I don’t know if my computer is broken or what, but my new Dell XPS laptop keeps running when I close the lid on it and it’s effectively meaning that the battery is always completely drained. Not good at all, I need it for taking notes in class! Is the action that happens when I close my laptop PC something I can configure?
You can most definitely tweak your PC settings to define exactly what happens when you close the lid of your Dell XPS laptop. In fact, there are a ton of things you can change to have the interaction between your hardware and Windows work the way you want, and the newer your version of Microsoft Windows, the more flexibility you have in this regard.
You are going to bump into the sleep vs. hibernation question, however, which is something we should talk about before you decide exactly how your Dell should act. Problem is, even Microsoft’s a bit ambiguous about the difference between the two. Both are intended to switch the computer into a lower power consumption mode (which is what ‘sleep’ does in general) but the difference is that “sleep” keeps whatever’s in memory intact, while “hibernate” copies everything in your computer’s memory onto your hard disk.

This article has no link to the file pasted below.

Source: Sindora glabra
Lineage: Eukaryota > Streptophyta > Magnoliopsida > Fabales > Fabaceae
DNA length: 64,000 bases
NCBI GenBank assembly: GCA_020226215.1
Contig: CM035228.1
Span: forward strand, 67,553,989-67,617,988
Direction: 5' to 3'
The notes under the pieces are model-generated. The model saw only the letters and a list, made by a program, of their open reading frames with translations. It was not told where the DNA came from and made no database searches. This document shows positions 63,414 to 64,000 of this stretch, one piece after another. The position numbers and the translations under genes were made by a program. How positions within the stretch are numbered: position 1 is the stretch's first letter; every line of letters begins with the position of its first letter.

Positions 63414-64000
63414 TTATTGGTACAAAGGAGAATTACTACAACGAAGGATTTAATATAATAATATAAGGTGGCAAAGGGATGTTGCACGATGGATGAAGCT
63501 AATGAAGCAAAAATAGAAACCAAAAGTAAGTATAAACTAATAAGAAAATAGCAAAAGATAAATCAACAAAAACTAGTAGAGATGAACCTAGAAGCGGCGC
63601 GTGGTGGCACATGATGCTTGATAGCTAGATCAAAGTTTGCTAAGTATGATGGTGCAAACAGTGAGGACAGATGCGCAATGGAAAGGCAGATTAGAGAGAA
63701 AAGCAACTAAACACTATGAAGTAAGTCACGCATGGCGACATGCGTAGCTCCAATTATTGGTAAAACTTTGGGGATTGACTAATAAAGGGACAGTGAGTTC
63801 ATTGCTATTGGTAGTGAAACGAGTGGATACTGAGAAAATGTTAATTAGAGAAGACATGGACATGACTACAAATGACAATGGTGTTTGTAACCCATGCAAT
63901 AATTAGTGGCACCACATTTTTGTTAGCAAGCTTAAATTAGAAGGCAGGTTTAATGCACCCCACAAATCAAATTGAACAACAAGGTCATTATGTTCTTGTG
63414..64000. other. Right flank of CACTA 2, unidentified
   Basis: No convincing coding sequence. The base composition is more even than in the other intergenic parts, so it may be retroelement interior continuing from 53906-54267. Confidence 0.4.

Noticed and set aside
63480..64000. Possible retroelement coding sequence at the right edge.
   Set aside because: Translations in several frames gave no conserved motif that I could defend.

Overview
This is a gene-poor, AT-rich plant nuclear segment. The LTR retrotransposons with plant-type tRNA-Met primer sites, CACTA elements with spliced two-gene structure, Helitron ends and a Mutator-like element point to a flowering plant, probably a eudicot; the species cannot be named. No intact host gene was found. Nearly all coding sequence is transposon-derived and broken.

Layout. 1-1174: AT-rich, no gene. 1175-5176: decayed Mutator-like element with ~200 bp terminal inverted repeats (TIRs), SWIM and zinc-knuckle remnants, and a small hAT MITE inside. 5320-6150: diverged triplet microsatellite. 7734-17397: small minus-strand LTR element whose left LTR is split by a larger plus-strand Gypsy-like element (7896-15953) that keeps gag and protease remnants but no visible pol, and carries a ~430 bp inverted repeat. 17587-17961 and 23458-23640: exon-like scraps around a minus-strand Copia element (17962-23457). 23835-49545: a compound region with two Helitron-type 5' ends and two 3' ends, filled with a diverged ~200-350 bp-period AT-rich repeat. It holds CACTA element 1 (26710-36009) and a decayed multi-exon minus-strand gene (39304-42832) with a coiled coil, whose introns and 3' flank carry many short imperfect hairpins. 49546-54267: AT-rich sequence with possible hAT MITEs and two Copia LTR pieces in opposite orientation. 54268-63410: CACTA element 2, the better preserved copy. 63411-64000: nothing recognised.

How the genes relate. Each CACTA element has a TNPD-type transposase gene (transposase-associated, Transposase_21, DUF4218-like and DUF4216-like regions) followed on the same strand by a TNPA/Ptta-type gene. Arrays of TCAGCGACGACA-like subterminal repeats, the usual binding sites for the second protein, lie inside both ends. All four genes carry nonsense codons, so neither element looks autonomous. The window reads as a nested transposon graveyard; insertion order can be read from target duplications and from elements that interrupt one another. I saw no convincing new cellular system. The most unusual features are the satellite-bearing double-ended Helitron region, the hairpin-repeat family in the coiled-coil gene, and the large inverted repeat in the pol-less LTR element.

Theoretically sleep should be fastest to wake and be ready to go, with hibernate just a few seconds slower, but the real difference comes if your computer completely runs out of power. A computer that’s dead and is subsequently plugged into the wall can successfully waken from hibernation, but can’t awaken from sleep because the computer’s wiped its memory image due to the power-related restart.
Make sense? Yeah, not so much to me either. Microsoft recommends that laptops use hibernation while desktops (e.g. systems that are always powered up) use sleep. Wanna make this even more complex? Windows 7 also has something called hybrid sleep which is optimized for desktop systems, so you probably don’t want to use it on your XPS laptop.
Now, let’s see how you can set your laptop PC to go to “sleep” when you close the lid…
Go to “Control Panels” off the START menu and you’ll see this:
Click on the section title “System and Security” and you’ll see the many, many things you can adjust to have the system behave as you’d prefer:
Scroll down to find the power options and click on the link “Change what the power buttons do” to reach the key area we seek:
Notice that the third option is “When I close the lid” and the behavior can be different based on if you’re plugged in or running on battery. I have mine set to “sleep” (oops!) so I’ll go ahead and change it to “hibernation” as per Microsoft’s recommendation:
Done? Click “Apply” and close the window. Now close the lid and your computer will be having a lovely little nap instead of sucking your battery dry.